When you guys run your patch through the barrel what do you use for this?

I've been playing around with the string trimmer/knot concept and while this works ok for pulling the patch through from the cylinder end. It seems like something that would hold the patch in a more uniform round shape as it goes through the barrel would be better?

Yeah, I know, I'm getting too anal about this. ;)

GunNut
November 14, 2006, 02:41 PM
I guess I'll have to pick up a boresnake and try it on my Colt New Frontier.

This is one reason I really like my semi-autos, they're easy to clean.

Steve

Confederate
November 14, 2006, 06:22 PM
I like swabbing the barrel with a large nylon bristle brush soaked with Hoppes, then using a snake bore cleaner to get out the gunk. I also use standard patches with BreakFree when everything's clean and dry.

SJshooter
November 15, 2006, 02:50 AM
I've been playing around with the string trimmer/knot concept and while this works ok for pulling the patch through from the cylinder end. It seems like something that would hold the patch in a more uniform round shape as it goes through the barrel would be better?

You're looking for a "jag" tip. This screws into your cleaning rod and pushes the patch through tightly.

Wayne02
November 15, 2006, 10:00 AM
You're looking for a "jag" tip. This screws into your cleaning rod and pushes the patch through tightly.

Yes, I do have those, but how do you "push" the patch through the barrel from the cylinder end?

SJshooter
November 15, 2006, 10:40 AM
Yes, I do have those, but how do you "push" the patch through the barrel from the cylinder end?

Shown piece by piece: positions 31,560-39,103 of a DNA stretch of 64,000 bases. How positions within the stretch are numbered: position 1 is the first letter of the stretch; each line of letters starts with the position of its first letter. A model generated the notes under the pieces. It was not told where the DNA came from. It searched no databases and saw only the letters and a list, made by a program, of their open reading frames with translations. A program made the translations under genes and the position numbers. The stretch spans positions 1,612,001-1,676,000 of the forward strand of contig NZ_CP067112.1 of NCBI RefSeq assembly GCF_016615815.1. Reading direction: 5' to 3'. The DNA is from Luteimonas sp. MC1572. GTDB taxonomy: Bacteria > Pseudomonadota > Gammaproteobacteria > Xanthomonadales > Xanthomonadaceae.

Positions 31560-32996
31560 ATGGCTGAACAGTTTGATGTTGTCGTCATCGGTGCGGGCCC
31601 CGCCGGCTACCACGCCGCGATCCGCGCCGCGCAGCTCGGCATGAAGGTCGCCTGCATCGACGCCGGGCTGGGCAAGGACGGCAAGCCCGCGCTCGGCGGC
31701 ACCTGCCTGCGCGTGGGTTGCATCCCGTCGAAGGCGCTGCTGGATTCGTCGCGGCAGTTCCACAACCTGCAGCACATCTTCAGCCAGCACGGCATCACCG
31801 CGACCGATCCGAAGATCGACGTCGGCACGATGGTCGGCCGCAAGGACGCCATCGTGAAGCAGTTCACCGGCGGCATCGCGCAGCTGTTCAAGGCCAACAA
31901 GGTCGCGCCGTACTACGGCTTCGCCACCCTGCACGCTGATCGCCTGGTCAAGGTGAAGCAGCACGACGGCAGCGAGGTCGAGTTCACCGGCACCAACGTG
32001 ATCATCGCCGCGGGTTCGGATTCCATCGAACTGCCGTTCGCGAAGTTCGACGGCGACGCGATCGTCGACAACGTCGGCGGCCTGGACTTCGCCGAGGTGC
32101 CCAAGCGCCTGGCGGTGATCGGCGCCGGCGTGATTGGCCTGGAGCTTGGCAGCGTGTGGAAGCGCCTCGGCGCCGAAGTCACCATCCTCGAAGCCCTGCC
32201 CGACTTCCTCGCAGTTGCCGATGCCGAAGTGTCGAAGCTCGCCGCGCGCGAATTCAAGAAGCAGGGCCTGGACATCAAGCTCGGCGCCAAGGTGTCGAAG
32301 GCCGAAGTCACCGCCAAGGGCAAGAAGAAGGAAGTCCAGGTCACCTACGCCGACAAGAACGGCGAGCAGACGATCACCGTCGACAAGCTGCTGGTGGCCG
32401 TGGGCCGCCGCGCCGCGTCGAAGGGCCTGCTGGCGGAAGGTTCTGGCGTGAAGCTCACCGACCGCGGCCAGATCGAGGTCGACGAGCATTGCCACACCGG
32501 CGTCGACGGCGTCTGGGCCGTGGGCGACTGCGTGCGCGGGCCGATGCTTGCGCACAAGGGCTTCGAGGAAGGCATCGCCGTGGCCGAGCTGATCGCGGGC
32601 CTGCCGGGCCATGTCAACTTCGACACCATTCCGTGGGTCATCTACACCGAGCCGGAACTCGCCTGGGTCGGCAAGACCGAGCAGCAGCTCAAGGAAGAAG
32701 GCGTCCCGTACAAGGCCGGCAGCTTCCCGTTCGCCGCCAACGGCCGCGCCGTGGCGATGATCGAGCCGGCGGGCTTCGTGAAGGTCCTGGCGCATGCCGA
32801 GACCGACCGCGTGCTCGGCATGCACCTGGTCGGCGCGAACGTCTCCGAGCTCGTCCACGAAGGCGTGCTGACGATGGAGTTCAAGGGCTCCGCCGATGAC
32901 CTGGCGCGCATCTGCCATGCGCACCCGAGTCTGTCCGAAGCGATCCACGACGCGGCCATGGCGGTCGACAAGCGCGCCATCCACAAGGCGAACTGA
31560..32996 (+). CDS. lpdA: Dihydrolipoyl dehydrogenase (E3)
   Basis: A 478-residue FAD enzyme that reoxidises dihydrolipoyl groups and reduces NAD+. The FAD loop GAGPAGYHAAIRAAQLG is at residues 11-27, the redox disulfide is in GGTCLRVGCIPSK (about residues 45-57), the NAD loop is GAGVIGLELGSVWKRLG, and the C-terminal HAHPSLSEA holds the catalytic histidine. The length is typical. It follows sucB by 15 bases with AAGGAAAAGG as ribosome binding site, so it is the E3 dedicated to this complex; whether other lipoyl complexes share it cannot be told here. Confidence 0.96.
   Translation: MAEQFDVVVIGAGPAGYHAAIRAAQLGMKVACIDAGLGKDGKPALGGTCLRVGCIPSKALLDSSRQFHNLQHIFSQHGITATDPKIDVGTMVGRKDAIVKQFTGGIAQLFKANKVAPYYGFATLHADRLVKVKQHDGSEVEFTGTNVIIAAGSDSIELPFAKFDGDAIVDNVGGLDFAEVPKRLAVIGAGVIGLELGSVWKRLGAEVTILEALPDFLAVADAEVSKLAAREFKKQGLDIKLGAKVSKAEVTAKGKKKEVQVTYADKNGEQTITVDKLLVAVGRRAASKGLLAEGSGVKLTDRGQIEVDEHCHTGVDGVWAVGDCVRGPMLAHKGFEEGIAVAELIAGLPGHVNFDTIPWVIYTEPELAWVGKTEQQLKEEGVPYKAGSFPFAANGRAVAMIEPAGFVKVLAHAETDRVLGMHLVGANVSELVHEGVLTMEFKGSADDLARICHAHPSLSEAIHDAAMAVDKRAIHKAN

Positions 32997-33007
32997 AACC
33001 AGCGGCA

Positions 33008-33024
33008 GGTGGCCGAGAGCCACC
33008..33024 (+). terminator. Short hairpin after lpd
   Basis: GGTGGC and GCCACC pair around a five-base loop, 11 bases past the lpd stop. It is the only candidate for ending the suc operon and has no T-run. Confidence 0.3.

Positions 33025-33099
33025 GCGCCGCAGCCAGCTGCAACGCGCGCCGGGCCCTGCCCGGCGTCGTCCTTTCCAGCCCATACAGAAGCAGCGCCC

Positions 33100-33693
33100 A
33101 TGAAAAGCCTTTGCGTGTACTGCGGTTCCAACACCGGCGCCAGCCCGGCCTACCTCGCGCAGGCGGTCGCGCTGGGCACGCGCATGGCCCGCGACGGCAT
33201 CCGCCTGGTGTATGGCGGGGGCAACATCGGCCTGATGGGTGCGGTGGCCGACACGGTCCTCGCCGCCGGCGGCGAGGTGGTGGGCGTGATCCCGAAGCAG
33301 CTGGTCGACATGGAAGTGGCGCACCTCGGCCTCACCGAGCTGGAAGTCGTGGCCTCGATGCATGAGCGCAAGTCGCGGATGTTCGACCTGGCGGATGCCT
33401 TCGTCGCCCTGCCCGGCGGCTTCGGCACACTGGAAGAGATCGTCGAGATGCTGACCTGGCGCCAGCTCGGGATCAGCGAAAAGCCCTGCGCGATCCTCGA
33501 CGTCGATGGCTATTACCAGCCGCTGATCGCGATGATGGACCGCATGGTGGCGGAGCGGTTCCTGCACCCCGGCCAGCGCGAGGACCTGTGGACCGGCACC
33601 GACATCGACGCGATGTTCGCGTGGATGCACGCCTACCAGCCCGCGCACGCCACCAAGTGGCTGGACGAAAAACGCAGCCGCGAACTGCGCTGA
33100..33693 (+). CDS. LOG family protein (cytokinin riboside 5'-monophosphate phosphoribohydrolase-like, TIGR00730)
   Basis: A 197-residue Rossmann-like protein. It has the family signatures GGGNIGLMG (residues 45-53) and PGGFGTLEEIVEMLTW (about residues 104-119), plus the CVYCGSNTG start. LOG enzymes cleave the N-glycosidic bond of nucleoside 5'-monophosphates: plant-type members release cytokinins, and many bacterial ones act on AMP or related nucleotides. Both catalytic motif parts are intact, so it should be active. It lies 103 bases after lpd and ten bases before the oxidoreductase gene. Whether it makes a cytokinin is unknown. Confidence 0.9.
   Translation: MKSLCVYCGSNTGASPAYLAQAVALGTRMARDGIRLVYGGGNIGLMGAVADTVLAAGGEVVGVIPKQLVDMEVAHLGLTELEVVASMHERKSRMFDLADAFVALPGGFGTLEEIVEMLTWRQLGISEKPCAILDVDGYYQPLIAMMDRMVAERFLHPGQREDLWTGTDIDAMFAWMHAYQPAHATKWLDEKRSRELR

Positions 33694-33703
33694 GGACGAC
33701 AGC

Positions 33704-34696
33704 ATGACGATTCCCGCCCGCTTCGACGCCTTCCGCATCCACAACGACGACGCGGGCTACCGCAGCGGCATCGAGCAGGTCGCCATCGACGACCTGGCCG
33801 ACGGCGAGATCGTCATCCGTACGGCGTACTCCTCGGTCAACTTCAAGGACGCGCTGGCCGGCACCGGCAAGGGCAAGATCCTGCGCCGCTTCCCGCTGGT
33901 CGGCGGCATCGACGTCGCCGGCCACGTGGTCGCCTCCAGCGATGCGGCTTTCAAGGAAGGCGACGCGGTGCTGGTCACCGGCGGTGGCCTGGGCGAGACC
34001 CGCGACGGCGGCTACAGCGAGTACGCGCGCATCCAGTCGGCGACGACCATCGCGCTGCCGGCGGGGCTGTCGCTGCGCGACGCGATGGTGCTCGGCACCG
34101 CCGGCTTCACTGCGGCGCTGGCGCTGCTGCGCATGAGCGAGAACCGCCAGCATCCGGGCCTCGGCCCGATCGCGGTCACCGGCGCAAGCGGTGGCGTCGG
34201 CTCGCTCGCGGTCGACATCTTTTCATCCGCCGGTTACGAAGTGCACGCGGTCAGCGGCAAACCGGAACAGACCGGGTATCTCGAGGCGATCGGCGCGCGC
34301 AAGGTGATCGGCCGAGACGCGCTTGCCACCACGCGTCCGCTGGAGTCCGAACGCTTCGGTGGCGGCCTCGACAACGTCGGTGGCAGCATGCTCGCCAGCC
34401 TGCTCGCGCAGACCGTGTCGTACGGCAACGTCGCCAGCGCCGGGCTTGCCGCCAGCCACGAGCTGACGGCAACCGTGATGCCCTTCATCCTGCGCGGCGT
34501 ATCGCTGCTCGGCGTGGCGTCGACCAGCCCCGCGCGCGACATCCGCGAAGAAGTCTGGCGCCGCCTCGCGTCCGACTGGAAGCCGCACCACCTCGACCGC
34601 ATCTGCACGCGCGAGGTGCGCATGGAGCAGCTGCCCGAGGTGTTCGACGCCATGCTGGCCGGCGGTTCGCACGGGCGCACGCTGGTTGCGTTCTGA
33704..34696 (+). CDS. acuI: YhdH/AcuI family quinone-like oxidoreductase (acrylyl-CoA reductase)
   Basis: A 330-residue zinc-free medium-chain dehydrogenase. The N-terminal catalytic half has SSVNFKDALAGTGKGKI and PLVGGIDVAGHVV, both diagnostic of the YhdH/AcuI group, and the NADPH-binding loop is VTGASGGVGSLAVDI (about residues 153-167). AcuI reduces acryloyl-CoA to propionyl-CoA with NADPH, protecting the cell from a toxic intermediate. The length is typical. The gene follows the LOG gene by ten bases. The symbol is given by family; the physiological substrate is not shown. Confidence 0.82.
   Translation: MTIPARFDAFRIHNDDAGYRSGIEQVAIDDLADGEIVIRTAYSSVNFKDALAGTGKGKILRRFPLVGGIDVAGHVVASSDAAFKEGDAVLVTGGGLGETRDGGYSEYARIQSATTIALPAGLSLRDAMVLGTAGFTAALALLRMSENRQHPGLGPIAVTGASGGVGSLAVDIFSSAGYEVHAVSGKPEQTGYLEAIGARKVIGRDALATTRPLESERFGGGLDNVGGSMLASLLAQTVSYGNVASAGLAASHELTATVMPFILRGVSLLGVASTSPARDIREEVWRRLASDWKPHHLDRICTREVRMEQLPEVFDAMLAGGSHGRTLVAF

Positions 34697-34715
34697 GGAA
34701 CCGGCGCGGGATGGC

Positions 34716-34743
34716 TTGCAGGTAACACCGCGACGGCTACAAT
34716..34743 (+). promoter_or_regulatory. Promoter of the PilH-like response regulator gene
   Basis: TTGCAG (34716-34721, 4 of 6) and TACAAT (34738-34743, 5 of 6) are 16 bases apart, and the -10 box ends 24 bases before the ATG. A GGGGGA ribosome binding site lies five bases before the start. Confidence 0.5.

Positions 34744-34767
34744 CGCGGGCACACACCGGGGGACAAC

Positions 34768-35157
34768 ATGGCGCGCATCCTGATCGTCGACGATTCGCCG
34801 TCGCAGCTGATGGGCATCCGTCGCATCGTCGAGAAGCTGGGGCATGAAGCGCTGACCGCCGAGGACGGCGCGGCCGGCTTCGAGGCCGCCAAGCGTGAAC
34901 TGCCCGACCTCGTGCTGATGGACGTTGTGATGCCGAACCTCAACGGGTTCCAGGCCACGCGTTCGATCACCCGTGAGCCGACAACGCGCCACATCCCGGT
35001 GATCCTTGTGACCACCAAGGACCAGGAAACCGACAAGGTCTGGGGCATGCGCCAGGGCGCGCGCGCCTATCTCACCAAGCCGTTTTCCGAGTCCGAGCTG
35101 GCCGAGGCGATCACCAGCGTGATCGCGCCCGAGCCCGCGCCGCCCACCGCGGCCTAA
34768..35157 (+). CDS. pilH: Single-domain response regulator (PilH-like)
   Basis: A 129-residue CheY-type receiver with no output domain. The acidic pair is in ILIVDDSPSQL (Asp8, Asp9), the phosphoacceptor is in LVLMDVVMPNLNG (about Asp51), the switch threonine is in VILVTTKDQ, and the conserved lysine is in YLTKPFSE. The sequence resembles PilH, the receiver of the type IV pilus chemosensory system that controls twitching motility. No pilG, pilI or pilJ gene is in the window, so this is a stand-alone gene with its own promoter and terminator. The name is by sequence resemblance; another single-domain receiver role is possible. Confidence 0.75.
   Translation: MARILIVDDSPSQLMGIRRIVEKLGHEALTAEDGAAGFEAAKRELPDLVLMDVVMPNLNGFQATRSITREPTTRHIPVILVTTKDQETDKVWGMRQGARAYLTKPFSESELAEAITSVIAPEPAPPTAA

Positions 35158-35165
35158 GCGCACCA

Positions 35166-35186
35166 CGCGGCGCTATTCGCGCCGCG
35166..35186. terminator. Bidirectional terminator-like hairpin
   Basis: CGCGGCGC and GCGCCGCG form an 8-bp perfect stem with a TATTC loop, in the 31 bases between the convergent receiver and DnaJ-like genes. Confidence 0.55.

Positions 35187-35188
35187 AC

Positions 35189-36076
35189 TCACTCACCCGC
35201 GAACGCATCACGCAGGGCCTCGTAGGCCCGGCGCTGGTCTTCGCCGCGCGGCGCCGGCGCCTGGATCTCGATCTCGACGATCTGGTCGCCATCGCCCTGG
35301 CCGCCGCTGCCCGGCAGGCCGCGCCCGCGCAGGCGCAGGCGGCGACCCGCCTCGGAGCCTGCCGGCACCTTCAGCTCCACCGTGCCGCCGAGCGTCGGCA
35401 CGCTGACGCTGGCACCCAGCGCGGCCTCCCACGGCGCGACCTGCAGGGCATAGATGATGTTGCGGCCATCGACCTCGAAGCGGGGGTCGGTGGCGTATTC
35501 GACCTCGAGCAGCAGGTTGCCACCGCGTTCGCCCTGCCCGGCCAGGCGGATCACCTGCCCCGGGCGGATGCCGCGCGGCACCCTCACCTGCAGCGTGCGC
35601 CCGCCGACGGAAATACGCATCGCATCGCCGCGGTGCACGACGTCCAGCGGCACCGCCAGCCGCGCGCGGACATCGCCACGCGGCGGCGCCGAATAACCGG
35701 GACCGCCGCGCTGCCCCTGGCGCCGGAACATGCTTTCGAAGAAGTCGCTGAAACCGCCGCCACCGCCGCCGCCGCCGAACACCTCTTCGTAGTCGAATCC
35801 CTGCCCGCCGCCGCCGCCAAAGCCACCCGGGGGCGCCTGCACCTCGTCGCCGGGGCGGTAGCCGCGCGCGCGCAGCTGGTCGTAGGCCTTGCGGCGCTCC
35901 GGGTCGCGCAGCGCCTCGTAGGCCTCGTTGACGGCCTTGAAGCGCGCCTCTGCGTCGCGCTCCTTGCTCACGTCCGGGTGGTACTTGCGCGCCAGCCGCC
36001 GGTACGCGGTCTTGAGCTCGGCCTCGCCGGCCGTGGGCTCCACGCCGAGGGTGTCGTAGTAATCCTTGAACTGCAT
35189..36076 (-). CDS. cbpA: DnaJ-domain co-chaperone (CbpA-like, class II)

You "pull" it back through from the front!

TX1911fan
November 15, 2006, 11:09 AM
I have been using a pistol cleaning rod and going in from the muzzle end, but I just can't get comfortable with that. I'm going to start using my Otis kit or a bore snake and going in from the other end. Makes me feel more comfortable.

Wayne02
November 15, 2006, 01:10 PM
You "pull" it back through from the front!


Hmm, I don't think you are tracking with me here. The post deals with cleaning revolver barrel from the cylinder end to avoid potential crown damage, thus the discussion re bore snakes and such. I understand the use of a patch jag when running it down the barrel from the muzzle end, how is the patch jag used from the cylinder end?????

Wayne02
November 15, 2006, 01:12 PM
I have been using a pistol cleaning rod and going in from the muzzle end, but I just can't get comfortable with that. I'm going to start using my Otis kit or a bore snake and going in from the other end. Makes me feel more comfortable.

Yep, that's what I've been thinking as well...

Shakey357
November 15, 2006, 01:41 PM
I saw that TX1911 fan was uncomfortable running the cleaning rod jag and patch in from the muzzle end. My suggestion is that after swinging the cylinder out, place a small piece of wood in the space where the cylinder was. If you force the cleaning rod thru too fast and/or hard it hits the wood before nicking up your revolver. It also stops anything from happening to the firing pin/hammer hole. It's worked on about half-a-dozen revolvers for me. However, I am intrigued with the "bore snakes" that everyone is discussing. I'll have to try one of those.